Unsurprisingly, the ZenBook Flip S performs just about as well as any 2-in-1 laptop with a 7th-gen Intel Core i7 processor with plenty of speedy memory to throw around. There isn’t much that will slow this laptop down short of rendering video files, playing intense games or carrying out complex spreadsheet functions.
Here’s how the Asus ZenBook Flip S performed in our suite of benchmark tests:
3DMark Sky Diver: 4,272; Fire Strike: 1,008; Time Spy: 397
Cinebench CPU: 311 points; Graphics: 47 fps
Geekbench 4 Single-Core: 4,314; Multi-Core: 8,479
PCMark 8 Home: 2,808 points
PCMark 8 Battery: 3 hours and 45 minutes
TechRadar Battery Test: 7 hours and 23 minutes
All told, the ZenBook Flip S makes for a fine general use laptop with impressive versatility. When it comes to speeds and feeds, the latest HP Spectre x360 easily edges out this Asus laptop, packing an 8th-gen Intel Core i7 chip – though not by much in graphics-intense tests. These aren’t differences you’re going to see in everyday use.
Naturally, the U-series processor inside the ZenBook handily keeps the latest 12-inch MacBook at bay in both computational and graphical performance. Again, these aren’t discrepancies you’ll likely notice in real-world use.
That said, we can easily see the ZenBook here able to take on far more tasks at once on account of it housing double the memory of either of these aforementioned laptops. That means more browser tabs and more apps open at once without noticing slowdown or tabs having to re-load.
Again, while this is a perfectly performant machine, it’s a rather specialized one. Don’t expect to achieve tasks much more rigorous than Netflix binging while you’re on Facebook and video chatting with someone in the background.
Despite its mildly dated U-series Intel processor and touch display, the ZenBook Flip S can still hang with its Intel 8th-gen U-and 7th-gen Y-series-packing rivals when it comes to longevity. In our benchmarks, the ZenBook is a bit more than an hour shy of the Spectre x360 in the PCMark 8 battery test and just minutes behind in our own local video rundown test.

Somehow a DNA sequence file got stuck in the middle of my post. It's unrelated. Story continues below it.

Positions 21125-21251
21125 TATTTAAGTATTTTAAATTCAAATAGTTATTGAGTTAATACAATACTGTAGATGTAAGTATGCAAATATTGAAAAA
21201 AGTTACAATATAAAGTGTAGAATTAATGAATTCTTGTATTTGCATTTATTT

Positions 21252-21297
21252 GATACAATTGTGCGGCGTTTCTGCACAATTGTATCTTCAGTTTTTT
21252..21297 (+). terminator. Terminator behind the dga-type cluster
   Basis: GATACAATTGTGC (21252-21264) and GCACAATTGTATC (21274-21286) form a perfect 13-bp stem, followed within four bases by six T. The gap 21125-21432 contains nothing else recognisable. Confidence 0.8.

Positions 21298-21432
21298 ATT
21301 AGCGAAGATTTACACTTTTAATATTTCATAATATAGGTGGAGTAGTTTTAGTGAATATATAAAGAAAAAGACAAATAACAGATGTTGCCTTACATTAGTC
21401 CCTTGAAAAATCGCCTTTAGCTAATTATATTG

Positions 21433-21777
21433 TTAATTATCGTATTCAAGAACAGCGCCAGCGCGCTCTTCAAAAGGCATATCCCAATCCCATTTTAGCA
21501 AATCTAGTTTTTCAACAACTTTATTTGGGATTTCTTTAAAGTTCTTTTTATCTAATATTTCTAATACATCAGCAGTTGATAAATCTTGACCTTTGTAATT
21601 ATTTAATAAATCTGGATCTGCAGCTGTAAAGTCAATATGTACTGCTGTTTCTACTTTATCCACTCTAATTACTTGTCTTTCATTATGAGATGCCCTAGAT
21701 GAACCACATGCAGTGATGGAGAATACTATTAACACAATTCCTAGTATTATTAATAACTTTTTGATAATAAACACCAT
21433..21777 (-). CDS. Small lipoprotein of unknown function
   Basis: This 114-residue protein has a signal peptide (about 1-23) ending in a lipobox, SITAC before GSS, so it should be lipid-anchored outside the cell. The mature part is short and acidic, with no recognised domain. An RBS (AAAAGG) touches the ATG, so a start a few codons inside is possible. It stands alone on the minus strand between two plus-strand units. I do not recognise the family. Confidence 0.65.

Meanwhile, the MacBook only has 51 minutes on the ZenBook in our video rundown tests – most impressive for a Windows laptop. We chalk this up to the MacBook pushing far more pixels behind its screen with a weaker, battery-sipping processor, as opposed to the ZenBook conversely pushing fewer pixels with a more powerful processor that also doesn’t guzzle juice.
In short, more than seven and a half hours of time away from the outlet will get you across every cross country flight in the US and Australia as well as throughout western Europe. Plus, fast charging through USB-C gets you 60% power in just 49 minutes.
For secure login, the ZenBook Flip includes a surprisingly slim fingerprint sensor within the right edge of its keyboard. In fact, the sensor is just 3.6mm tall and 16mm wide – yet, somehow, it develops a profile of your fingerprint all the same.
That’s because the sensor can register even a partial fingerprint reading, meaning you don’t really have to account for its size when trying to log into the laptop via Windows Hello. Of course, the process for registering a fingerprint is exactly the same as it is on other Windows 10 laptops.
For the record, of Apple’s lineup only the MacBook Pro currently features biometric login, while the Spectre x360 opts for an infrared camera for the same purpose.
All told, the Asus ZenBook Flip S is a fantastic, luxury 2-in-1 laptop for the style-conscious buyer that doesn’t want to sacrifice that panache for something powerful and long-lasting. Asus’s latest hybrid practically brings it all.
Sure, we could do with a more advanced stylus, and the lack of Thunderbolt 3 is a sore omission, but overall you’re looking at an incredibly thin, light, capable and versatile laptop.
Asus may have taken some obvious inspirations in its design and aesthetic, but has done so in such a way that outclasses those rivals. If you want the MacBook appeal in a laptop that can do so much more, your search may very well end here.